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Hand, Foot & Mouth is Going Around

Hand, Foot & Mouth Disease (HFMD) is more prominent in the summer and fall, which is why many cases are popping up in Wake County right now. HFMD is a common childhood illness but can also be found in adults. The disease is wrought with uncomfortable symptoms and has no medicinal treatment; however several types of supportive therapy are recommended. Dr. Joanne Fruth of WakeMed Physician Practices – Accent Urgent Care in Cary shares more about this illness.

Signs & Symptoms
HFMD is a virus that typically begins with a mild sore throat and high fever, 101 to 103 degrees. One to two days later, sores will appear in the mouth as well as blisters on the hands and/or feet, and sometimes on the buttocks as well. Blisters can also appear around the mouth or on the arms and legs. Symptoms last for about one week. When the sores and blisters disappear, a person is no longer contagious. Dehydration can also be a concern for infants who find it difficult to drink breast milk or formula with painful sores in the mouth.

Because it is a coxsackievirus, HFMD is transmitted via saliva or droplets created by coughing and sneezing. It is also transmitted via the stool, which makes it common within daycare centers due to diaper changes.

The blisters that come from HFMD are also teeming with virus. They are not contagious through skin-to-skin contact, but liquid from within the blisters are infectious via the mouth, nose and eyes.

Supportive Treatment
While there is no medicinal treatment for HFMD, supportive treatment is recommended, such as:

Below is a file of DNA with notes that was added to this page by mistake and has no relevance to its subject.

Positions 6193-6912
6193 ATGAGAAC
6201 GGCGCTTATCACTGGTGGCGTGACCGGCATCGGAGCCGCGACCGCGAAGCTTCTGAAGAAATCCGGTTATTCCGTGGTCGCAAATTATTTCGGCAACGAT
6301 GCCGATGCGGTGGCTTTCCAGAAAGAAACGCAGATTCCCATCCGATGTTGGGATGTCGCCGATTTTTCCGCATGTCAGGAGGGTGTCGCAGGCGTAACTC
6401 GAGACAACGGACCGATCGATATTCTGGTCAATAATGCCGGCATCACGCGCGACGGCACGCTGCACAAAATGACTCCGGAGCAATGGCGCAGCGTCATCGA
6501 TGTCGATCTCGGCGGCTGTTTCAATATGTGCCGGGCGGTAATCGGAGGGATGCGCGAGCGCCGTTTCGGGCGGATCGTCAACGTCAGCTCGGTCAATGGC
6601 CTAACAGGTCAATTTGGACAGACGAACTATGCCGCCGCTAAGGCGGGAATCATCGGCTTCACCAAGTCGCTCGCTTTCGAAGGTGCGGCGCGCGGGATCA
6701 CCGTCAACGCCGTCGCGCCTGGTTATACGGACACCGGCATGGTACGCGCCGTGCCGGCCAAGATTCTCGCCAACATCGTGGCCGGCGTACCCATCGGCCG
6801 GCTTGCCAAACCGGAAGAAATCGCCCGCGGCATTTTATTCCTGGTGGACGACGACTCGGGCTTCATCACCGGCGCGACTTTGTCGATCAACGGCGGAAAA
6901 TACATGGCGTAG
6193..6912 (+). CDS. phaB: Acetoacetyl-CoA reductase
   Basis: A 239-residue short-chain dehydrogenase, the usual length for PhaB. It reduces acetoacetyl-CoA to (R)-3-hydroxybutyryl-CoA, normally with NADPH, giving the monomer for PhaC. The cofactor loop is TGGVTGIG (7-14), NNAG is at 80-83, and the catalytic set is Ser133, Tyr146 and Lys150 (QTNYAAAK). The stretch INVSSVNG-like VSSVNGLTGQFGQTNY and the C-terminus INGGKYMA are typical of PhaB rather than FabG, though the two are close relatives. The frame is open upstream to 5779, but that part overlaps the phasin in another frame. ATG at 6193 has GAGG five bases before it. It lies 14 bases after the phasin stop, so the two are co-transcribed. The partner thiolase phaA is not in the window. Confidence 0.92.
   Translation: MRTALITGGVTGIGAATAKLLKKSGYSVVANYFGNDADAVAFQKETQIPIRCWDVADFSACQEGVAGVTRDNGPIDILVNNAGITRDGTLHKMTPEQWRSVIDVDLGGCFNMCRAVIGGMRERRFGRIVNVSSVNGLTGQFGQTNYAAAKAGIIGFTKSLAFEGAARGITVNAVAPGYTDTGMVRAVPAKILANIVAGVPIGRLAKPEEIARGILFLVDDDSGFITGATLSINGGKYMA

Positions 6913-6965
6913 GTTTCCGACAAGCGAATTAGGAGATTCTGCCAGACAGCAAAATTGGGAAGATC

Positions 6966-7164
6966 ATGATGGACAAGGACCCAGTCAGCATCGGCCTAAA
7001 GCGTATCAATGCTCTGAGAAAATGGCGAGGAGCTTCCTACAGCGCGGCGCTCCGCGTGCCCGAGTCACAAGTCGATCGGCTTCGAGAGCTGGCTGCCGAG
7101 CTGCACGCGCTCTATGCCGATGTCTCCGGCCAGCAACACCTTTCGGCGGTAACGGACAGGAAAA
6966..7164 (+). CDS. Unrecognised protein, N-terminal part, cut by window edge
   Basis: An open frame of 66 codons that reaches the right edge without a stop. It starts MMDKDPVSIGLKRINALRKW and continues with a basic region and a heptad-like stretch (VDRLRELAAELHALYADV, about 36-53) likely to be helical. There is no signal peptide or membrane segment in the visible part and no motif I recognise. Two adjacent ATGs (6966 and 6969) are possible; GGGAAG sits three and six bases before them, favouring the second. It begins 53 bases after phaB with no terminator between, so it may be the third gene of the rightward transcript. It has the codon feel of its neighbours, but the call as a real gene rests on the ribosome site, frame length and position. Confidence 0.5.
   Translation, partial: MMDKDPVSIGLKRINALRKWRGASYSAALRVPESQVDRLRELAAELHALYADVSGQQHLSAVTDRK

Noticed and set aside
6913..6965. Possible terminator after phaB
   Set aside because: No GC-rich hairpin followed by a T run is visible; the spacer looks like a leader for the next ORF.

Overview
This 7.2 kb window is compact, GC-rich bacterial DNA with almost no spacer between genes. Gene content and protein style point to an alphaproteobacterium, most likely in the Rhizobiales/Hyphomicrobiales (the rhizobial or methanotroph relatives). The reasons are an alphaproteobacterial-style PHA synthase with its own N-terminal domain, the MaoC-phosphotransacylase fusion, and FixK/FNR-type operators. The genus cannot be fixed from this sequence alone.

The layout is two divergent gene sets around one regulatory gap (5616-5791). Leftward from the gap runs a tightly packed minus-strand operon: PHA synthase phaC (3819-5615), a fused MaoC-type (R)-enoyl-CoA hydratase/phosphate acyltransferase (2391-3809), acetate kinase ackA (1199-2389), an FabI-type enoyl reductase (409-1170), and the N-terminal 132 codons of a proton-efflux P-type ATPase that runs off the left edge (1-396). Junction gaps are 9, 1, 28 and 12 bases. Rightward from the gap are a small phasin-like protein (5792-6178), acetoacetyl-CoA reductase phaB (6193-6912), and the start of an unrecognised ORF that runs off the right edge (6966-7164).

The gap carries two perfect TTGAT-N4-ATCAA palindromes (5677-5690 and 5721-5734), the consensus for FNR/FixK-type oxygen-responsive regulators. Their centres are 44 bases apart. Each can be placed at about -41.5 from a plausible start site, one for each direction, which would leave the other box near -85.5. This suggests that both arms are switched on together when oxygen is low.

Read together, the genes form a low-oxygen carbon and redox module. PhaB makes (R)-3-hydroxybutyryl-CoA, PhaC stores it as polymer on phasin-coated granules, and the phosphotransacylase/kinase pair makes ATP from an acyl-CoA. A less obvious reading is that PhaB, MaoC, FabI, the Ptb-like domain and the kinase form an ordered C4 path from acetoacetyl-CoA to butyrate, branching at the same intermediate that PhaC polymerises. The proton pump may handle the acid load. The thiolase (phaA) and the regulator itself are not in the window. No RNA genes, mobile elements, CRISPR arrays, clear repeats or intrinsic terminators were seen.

• Tylenol® and Motrin® (never give a child aspirin for a viral illness)
  • Cool foods such as pudding and Jell-O®.  Sometimes cold foods like popsicles can irritate the sores in the mouth.
  • Gum-numbing gels for infants
  • Adults can even swish with Maalox® or Mylanta®.

When to See the Doctor

  • If you wish to receive a definitive diagnosis
  • If your child is exhibiting signs of lethargy and seems unengaged or is not interacting as he or she usually does (i.e. not smiling back at you)
  • If you have concerns that your child is dehydrated.  This can be detected when there is a decrease in oral intake of fluids, dry mouth, sunken eyes and lethargy.  Additionally, if a baby has less than three wet diapers per day, he or she very likely could be dehydrated and may require IV fluids.
  • If you have other concerns that need medical attention, never hesitate to see your doctor.

Hand washing with warm, soapy water is always key to prevention of illness. Scrub hands together while singing “Happy Birthday” twice for effective cleaning. Additionally, avoid as much contact as possible with other children or adults who are sick with the virus, and keep sick children out of daycare or school.

While HFMD can be extremely uncomfortable, people experience different degrees of symptoms. Some can have very mild symptoms, some more extreme. Unfortunately, you can get HFMD more than once since there is more than one virus that causes it.  However, you won’t get sick with the same strain twice. Hang in there – it should be gone in a week.

Located in Raleigh and Cary, WakeMed Physician Practices – Accent Urgent Care sees adults and children of all ages and is open seven days a week. Learn more here.